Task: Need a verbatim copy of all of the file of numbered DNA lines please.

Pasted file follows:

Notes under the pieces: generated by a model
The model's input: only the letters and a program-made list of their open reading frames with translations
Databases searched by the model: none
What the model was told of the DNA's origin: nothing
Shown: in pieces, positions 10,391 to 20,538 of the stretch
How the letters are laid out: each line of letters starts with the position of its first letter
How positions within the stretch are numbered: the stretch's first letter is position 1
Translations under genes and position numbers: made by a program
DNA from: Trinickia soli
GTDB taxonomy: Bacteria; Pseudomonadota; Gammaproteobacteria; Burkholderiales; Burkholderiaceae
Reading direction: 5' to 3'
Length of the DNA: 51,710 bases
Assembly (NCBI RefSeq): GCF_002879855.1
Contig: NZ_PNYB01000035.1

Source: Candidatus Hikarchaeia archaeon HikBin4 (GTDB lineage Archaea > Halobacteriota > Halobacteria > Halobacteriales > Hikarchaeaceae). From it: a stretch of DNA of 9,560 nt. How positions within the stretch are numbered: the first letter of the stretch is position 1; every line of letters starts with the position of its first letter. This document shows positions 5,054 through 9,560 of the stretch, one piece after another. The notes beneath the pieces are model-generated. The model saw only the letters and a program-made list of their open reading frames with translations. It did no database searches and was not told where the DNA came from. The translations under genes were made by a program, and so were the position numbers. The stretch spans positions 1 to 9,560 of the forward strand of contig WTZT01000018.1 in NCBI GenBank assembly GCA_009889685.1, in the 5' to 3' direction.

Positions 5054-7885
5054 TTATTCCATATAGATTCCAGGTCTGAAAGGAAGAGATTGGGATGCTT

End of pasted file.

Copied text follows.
Notes under the pieces: generated by a model
The model's input: only the letters and a program-made list of their open reading frames with translations
Databases searched by the model: none
What the model was told of the DNA's origin: nothing
Shown: in pieces, positions 10,391 to 20,538 of the stretch
How the letters are laid out: each line of letters starts with the position of its first letter
How positions within the stretch are numbered: the stretch's first letter is position 1
Translations under genes and position numbers: made by a program
DNA from: Trinickia soli
GTDB taxonomy: Bacteria; Pseudomonadota; Gammaproteobacteria; Burkholderiales; Burkholderiaceae
Reading direction: 5' to 3'
Length of the DNA: 51,710 bases
Assembly (NCBI RefSeq): GCF_002879855.1
Contig: NZ_PNYB01000035.1

Source: Candidatus Hikarchaeia archaeon HikBin4 (GTDB lineage Archaea > Halobacteriota > Halobacteria > Halobacteriales > Hikarchaeaceae). From it: a stretch of DNA of 9,560 nt. How positions within the stretch are numbered: the first letter of the stretch is position 1; every line of letters starts with the position of its first letter. This document shows positions 5,054 through 9,560 of the stretch, one piece after another. The notes beneath the pieces are model-generated. The model saw only the letters and a program-made list of their open reading frames with translations. It did no database searches and was not told where the DNA came from. The translations under genes were made by a program, and so were the position numbers. The stretch spans positions 1 to 9,560 of the forward strand of contig WTZT01000018.1 in NCBI GenBank assembly GCA_009889685.1, in the 5' to 3' direction.

Positions 5054-7885
5054 TTATTCCATATAGATTCCAGGTCTGAAAGGAAGAGATTGGGATGCTT